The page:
Economist John Kenneth Galbraith made a similar observation about the failure of the elite in Ancien Régime France to head off revolution:
In 1774 [Turgot] became comptroller-general of France, and his immediate task was to curb the expenditures of the French court. He failed. A firm rule operated against him: People of privilege almost always prefer to risk … total destruction rather than surrender any part of their privileges. Intellectual myopia, often called stupidity, is a reason. There's also the invariable feeling that privilege, however egregious, is a basic right. The sensitivity of the poor to injustice is a small thing as compared with that of the rich. And so it was in the Ancien Régime … when reform from above became impossible, then revolution from below became inevitable. [The Age of Uncertainty]
It follows that if one fears revolution, then by far the most important thing to do is to make the extant political system function. This was one of Franklin Roosevelt's main motivations for the New Deal — as historian Eric Rauchway writes in his book Winter War, FDR worried that if the Great Depression was not cured somehow, then either fascists or communists might topple the government. "The millions who are in want will not stand by silently forever while the things to satisfy their needs are within easy reach," he said in a 1932 campaign speech.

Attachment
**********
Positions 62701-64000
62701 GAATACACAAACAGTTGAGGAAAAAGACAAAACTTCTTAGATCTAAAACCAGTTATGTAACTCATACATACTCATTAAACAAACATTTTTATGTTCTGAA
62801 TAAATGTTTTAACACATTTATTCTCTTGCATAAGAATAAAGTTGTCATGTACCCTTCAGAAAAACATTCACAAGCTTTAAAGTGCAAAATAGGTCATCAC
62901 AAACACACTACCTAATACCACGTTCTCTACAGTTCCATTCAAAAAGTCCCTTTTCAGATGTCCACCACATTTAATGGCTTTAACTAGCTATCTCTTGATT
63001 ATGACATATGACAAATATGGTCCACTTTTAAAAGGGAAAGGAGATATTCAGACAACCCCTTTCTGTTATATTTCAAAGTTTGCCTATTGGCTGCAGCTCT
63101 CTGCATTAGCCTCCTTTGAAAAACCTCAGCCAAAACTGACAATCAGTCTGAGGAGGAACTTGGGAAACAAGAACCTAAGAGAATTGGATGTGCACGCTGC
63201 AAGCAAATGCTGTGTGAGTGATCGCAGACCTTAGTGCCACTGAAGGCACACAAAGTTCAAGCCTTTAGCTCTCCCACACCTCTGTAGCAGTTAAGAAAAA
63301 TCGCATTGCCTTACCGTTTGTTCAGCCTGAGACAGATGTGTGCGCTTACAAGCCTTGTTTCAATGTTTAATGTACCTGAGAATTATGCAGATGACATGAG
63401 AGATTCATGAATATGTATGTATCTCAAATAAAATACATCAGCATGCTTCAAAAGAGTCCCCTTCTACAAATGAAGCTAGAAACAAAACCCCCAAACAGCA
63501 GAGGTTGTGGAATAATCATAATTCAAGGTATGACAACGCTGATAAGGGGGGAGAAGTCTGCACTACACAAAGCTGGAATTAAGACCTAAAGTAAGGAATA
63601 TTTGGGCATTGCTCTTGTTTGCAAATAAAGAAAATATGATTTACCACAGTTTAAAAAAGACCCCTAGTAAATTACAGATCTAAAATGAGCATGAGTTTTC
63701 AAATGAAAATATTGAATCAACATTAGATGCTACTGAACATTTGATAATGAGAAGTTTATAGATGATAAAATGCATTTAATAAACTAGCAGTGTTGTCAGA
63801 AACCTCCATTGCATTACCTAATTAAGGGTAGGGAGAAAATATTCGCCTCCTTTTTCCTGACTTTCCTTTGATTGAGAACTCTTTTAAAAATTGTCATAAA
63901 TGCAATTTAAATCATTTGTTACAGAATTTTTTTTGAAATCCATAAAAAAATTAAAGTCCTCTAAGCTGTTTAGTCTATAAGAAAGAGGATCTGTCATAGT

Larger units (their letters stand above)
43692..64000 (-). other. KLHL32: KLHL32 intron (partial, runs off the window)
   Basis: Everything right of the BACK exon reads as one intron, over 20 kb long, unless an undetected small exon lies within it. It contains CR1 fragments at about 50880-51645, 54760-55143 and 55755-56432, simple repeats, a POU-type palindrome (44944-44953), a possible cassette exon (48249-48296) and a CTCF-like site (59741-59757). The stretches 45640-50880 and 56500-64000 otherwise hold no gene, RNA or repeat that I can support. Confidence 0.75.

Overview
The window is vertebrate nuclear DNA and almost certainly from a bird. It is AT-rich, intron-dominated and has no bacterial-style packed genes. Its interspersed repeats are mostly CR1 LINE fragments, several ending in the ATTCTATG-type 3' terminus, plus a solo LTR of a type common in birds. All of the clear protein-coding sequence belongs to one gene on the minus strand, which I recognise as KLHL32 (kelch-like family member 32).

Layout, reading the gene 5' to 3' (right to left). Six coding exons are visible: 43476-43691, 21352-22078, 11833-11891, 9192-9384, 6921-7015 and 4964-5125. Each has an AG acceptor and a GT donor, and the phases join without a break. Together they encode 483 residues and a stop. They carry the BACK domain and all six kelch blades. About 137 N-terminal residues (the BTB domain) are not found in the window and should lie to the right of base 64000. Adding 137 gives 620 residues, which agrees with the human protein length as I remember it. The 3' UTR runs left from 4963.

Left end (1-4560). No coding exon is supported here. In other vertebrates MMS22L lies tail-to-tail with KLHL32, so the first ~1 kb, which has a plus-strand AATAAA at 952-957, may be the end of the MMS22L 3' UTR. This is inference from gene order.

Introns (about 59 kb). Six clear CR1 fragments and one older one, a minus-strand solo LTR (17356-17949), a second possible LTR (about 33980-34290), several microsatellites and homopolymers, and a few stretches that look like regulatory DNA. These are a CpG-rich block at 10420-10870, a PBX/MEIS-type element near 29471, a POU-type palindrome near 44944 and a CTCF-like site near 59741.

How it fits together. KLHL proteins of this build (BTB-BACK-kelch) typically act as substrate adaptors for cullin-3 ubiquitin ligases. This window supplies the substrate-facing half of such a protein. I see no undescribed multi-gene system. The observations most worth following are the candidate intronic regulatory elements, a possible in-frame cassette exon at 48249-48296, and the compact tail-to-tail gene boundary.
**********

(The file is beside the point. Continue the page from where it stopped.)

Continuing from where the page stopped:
Now, I would be a fool to predict that a revolution is definitely going to happen, much less when. But it's also impossible to deny that Galbraith's scheme could be plausibly applied to America's total failure to pursue climate policy at anything like a reasonable scale. The Democratic Party is not pursing vigorous climate policy because America's archaic constitutional system was deliberately designed to make it nearly impossible to do anything, and because doing so would infuriate a lot of well-heeled interest groups the party is in bed with. Republicans, meanwhile, are doing their absolute utmost to increase greenhouse gas emissions and make everything worse.
Like most people, I suspect, I find it very hard to imagine conditions getting so bad in the U.S. that people rise up and overthrow the basic structure of government. But I also suspect that few have really reckoned with how the coming years are going to inflame unrest and discredit the status quo.
Climate disasters are regularly hammering almost every state. California is suffering its second-largest wildfire in recorded history (and the record was set just last year), and its reservoirs are nearly out of water. Something like 40 percent of the country is in serious drought conditions, yet again. It's gotten bad enough that major stories fly under the radar — for instance, I wasn't aware of the flooding in Omaha a few days ago until I started writing this article.
And all that is just a tiny taste of what Americans are going to experience over coming decades. When people are suffering horribly and their government is doing little to help them, it tends to fuel radicalization and extremism (like eco-terrorism). Revolution is a frightening prospect, to be sure — I would not be that confident that a better government would be the result, instead of chaos and war. But if the American elite make that the only option available to have a prayer of saving the planet, some may decide it's a chance worth taking.